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Researcher Explores the Psychology of Overeating

— The problem of being overweight in America is a problem of overeating. The habits that cause people to overeat are hard to break. But a researcher at UC San Diego will embark on a test that seeks to understand and overcome those bad habits. KPBS health reporter Tom Fudge says the key it to understand the psychology of eating too much.

Chris Mansdorfer believes he's overweight. At age 14, he's six feet tall and a non-athletic 211 pounds.

"I feel like being overweight is probably the worst part of me," he says. "It's what really keeps me from feeling completely happy about myself."

Chris is planning to take part in a study, at UCSD, by Kerri Boutelle, a professor of psychiatry and pediatrics. Boutelle's specialty is trying to understand why kids overeat and to help them resist the urge to overeat. She says while exercise is important, it's not enough in a society where food is so plentiful. Another thing that's plentiful, she says, are environmental cues that trigger cravings, even when people we're not hungry.

"The problem is, the environment is full of all these foods. So we try to think of a way to resist all these cues to overeat in the environment," says Boutelle.

To understand Boutelle's approach to overeating, think of the research of Ivan Pavlov. Pavlov's dogs began to salivate at the sound of a bell, after the sound was linked to the presentation of food. Like those dogs, many people have become psychologically responsive to cues that make them crave food. Cues may include the sight of golden arches or the proverbial cookie jar in the kitchen. Cues can be behavioral, such as sitting down at the TV where you always have a bag of chips in hand.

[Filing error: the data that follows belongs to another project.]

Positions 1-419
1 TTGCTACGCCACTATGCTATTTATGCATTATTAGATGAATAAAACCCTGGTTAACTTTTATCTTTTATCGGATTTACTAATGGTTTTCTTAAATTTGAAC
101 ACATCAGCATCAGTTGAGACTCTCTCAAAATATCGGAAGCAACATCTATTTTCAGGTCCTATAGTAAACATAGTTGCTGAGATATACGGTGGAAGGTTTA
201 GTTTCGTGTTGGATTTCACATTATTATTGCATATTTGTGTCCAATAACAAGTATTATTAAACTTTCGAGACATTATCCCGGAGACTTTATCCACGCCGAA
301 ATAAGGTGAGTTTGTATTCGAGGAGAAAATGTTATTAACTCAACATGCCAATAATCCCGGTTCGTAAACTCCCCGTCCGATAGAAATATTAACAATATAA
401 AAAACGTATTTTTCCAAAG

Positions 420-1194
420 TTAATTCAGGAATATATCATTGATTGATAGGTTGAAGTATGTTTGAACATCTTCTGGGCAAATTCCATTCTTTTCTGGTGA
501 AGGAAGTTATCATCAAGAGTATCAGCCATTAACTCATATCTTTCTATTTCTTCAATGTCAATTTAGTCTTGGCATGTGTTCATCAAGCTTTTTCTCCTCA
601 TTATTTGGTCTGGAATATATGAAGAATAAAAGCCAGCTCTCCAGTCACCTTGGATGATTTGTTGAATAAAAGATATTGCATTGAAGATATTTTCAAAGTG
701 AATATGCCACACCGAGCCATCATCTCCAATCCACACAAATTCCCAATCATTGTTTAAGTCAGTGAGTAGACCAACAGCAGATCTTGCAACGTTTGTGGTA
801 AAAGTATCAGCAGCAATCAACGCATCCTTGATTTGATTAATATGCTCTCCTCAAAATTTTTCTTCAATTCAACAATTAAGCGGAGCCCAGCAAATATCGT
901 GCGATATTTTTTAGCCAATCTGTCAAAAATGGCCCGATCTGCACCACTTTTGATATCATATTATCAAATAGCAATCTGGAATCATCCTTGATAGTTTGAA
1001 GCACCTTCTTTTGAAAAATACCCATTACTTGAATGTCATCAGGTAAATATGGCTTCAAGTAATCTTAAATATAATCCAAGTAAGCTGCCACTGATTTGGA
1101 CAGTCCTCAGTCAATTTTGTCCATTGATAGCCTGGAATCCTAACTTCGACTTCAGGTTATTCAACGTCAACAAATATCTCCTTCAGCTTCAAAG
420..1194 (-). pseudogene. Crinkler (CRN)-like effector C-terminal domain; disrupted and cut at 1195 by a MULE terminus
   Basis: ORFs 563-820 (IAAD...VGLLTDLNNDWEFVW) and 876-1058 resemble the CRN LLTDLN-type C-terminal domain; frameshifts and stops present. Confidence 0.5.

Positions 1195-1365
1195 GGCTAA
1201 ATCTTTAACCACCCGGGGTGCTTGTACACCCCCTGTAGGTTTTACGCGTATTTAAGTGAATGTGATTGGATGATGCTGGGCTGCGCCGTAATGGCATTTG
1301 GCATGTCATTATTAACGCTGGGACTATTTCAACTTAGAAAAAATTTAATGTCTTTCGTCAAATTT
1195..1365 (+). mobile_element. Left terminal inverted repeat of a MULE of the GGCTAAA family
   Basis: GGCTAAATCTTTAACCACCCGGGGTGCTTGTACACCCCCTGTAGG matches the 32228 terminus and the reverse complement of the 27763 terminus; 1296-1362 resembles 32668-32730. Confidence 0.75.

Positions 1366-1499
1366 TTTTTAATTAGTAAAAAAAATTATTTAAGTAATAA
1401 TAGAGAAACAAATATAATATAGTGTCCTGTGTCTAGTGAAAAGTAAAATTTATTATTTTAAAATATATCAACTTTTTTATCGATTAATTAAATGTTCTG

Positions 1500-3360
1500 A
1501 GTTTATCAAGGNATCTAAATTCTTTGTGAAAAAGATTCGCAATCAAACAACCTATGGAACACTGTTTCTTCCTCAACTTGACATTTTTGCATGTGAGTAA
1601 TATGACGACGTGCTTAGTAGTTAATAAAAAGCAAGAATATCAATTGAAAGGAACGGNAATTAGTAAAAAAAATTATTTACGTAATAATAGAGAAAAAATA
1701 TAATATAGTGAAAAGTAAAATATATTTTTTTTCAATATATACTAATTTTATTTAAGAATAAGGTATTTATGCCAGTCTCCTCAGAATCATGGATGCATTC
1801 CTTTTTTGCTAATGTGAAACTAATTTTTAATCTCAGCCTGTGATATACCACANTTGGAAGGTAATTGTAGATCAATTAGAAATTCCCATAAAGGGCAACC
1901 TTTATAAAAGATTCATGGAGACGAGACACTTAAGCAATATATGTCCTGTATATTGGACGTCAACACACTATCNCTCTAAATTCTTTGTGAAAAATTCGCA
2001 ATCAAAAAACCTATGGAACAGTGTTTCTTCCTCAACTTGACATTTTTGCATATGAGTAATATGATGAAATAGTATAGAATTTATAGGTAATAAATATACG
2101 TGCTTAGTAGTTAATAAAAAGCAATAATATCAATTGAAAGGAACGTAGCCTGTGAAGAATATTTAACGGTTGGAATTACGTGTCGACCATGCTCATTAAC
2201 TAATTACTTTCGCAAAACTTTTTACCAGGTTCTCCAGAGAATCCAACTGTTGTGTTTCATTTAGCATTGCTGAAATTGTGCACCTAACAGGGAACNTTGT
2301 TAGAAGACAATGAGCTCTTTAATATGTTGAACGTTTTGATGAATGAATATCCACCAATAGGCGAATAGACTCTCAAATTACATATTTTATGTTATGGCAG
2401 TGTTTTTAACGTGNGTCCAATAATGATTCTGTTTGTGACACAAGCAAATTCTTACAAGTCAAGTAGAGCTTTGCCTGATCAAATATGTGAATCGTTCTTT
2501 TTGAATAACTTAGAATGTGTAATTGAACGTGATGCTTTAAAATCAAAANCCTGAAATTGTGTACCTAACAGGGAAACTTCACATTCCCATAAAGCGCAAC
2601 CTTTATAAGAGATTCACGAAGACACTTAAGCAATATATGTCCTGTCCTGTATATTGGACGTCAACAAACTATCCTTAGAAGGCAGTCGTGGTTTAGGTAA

Breaking the link between environmental cues and substance abuse is well known in drug and alcohol treatment. Clark Smith is an addiction psychiatry specialist with Sharp Vista Pacifica Hospital. He says environmental cues are a large part of what drive people to drink.

"Very simply, if you go by the bar or the liquor store," says Smith, "or even 7-11 where you usually buy your alcohol, those visual cues light up the circuits in the brain that say 'Hey, the opportunity is there to get that addictive substance.' I've had clients tell me they'll be driving down the street, don't even realize it, and they've made two rights and a left and they're right at their usual bar."

Gail Katz-James is the mother of a boy who took part in a study of overeating that Kerri Boutelle conducted in Minnesota. She says the study taught her child to let his cravings subside, when they were spurred by cues. That helped her eight-year-old lose twelve pounds. Katz-James says taking part in the study also lead to changes around the house. Her family now removes food from the table more quickly to avoid second helpings. She's also remade her home environment to eliminate cues, like the visible cereal boxes on top of her cupboards.

"And this was something that encouraged him to always want to eat cereal," she says. "So what I did is I got an opaque basket that I put the cereal in, on top of the cupboard. So it's just as convenient, it's in the same place, but the packaging isn't visible."

The San Diego study will focus on kids between the ages of 13 and 16, like Chris Mansdorfer. Chris says he hopes and study helps him lose weight in a world that's full of food.

"There's like restaurants and fast food places everywhere. You can't turn a corner, outside of a residential area, without seeing something like a McDonalds or a Burger King. They're everywhere. And at home too, I see the fridge," says Mansdorfer.

Psychologist Kerri Boutelle says overhauling our environment would take decades, if it happens at all. In the meantime, she says she hopes to find ways to help kids break the link, in themselves, between the bell and the food that was demonstrated in Pavlov's Dogs. Tom Fudge, KPBS News.

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